Parse.ly, that simply isn't true. Rather than forcing us to abandon our overflowing feed readers, Parse.ly records our preferences and learns to work with us.Bloggers, muckrakers and news fanatics, lend me your ears. It's entirely possible that we've discovered one of the best approaches to media monitoring since RSS itself. My mother always said, "You'll never get what you want unless you ask." But with adaptive feed application
The problem with most feed readers is that they're controlled by humans - namely, us. As curators of the Web, we collect disparate links in Jekyll and Hyde-like bouts and then forget to maintain our feeds. It's totally understandable. Over time and depending on our moods, our interests change. Years ago the term "social media" may have seemed as futuristic as robotic exoskeletons and citizen space travel. Today, if you're naive enough to add "social media" as one of your feed-related interests, you're likely to drown in a river of presentation posts. Parse.ly hopes to change that.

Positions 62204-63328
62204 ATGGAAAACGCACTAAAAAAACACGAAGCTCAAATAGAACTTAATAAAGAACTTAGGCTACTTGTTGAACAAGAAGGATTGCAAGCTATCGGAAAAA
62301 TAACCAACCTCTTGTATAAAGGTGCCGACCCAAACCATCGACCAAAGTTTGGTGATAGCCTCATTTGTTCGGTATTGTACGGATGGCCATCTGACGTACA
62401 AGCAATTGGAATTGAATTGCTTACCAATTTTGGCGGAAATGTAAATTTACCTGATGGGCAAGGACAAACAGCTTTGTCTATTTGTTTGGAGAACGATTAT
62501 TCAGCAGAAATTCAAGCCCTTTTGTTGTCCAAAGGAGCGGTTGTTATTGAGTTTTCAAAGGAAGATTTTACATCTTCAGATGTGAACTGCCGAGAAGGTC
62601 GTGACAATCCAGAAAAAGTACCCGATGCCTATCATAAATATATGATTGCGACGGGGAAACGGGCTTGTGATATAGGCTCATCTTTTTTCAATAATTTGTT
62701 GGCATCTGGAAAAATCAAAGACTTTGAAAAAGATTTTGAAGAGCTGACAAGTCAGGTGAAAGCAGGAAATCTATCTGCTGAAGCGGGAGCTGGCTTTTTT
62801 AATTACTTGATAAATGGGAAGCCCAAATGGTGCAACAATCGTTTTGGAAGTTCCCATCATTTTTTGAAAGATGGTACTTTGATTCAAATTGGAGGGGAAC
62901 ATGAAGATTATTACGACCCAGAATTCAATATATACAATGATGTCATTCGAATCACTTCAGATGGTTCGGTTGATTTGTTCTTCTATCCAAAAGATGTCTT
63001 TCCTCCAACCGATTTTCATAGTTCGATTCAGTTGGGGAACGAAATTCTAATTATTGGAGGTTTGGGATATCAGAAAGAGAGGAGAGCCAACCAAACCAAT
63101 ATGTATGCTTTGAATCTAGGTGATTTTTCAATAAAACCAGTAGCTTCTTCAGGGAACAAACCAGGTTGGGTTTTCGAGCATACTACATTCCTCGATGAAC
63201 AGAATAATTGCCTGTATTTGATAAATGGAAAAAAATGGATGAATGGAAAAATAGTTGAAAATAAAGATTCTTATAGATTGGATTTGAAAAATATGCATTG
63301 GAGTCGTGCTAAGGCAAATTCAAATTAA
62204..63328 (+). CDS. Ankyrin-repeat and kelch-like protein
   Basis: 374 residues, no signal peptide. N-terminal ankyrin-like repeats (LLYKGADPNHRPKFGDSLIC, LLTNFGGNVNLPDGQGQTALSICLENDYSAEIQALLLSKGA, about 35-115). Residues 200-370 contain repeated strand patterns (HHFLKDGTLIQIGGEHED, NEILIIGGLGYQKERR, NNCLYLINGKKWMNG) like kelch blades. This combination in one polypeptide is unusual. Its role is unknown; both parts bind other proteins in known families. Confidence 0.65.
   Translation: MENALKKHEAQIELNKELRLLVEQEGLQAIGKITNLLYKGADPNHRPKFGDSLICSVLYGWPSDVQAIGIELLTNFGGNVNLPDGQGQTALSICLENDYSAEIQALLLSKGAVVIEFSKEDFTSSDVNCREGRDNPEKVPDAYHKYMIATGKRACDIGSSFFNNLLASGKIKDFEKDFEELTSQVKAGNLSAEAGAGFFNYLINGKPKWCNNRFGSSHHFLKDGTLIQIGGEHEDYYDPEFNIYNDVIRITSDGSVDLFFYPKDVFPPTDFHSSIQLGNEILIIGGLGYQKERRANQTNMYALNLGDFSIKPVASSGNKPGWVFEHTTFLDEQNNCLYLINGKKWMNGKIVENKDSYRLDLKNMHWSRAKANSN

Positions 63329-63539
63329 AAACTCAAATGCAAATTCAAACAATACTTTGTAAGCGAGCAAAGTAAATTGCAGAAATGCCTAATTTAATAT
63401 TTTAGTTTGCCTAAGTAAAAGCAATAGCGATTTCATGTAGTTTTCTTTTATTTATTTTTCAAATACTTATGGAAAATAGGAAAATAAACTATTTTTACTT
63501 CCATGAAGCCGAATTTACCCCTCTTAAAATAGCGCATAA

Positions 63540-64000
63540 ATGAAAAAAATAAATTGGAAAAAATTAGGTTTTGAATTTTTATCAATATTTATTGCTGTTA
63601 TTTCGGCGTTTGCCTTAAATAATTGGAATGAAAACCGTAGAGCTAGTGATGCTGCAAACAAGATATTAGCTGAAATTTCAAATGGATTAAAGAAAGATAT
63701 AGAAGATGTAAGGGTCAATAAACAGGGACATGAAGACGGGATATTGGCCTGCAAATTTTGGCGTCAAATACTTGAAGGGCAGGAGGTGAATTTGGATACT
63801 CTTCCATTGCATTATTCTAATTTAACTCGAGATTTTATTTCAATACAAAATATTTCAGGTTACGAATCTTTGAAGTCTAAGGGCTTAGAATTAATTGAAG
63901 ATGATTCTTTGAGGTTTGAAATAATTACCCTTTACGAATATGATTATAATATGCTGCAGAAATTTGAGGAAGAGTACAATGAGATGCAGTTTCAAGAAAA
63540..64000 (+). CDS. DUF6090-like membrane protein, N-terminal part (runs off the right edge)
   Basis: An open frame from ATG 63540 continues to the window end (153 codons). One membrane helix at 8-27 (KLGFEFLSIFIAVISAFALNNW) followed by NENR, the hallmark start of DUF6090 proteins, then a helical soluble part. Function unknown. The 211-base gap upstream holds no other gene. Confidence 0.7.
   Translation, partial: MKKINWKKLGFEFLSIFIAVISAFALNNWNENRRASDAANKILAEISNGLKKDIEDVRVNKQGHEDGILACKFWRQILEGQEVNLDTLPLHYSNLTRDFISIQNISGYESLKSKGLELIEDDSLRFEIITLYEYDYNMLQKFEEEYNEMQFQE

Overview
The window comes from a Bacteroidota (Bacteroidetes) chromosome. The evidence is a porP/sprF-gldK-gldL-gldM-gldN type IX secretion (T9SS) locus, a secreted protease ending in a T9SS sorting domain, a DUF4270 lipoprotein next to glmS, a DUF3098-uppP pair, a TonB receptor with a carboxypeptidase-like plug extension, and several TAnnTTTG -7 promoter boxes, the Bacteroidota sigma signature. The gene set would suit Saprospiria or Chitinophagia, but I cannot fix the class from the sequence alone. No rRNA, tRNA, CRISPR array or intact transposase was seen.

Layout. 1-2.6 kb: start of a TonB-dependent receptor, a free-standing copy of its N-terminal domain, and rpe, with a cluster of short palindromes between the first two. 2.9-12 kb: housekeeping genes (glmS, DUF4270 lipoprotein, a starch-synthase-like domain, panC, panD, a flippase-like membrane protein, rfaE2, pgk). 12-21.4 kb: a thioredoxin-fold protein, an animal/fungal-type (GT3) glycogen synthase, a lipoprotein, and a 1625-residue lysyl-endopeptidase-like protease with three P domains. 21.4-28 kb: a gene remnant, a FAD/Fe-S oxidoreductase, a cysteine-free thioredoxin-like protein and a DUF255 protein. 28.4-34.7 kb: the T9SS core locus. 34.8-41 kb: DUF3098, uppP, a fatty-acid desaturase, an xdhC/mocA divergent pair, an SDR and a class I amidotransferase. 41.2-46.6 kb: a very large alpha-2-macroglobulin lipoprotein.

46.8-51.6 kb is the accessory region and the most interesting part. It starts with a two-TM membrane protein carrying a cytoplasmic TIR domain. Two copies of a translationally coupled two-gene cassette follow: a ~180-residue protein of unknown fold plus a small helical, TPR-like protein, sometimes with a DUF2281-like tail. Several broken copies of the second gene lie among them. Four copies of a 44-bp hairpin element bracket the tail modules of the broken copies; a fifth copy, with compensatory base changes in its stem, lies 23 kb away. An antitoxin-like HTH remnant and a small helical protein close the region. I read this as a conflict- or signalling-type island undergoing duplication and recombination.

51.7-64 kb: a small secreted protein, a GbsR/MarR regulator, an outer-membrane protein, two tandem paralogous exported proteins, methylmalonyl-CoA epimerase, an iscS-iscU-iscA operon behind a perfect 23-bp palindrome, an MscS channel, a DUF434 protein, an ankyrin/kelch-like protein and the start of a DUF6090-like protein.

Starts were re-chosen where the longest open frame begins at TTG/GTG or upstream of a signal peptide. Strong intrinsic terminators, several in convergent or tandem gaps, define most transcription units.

To begin, Parse.ly asks users to enter the topics they'd like to read about. From here you use a drag-and-drop interface to determine your level of interest around each topic. Your favorite topics go into a "Most" interested box, while your fleeting fancies are labeled as "Somewhat" interesting. From here, the system scores and compiles your reading list based on relevancy. As you star, unstar and delete items, Parse.ly learns your preferences and acts accordingly. For those of us suffering from information overload, this is a great way to get back on track. Rather than having to go through each and every subscription, users can either ignore articles or take an active role in removing or demoting an interest. What's more, the fact that this system is adaptive means that based on keyword matching, it might just serve you some unknown gems.
Parse.ly is currently in closed beta and is expected to launch in 2010. If you'd like to try the service, register for an invitation at parse.ly.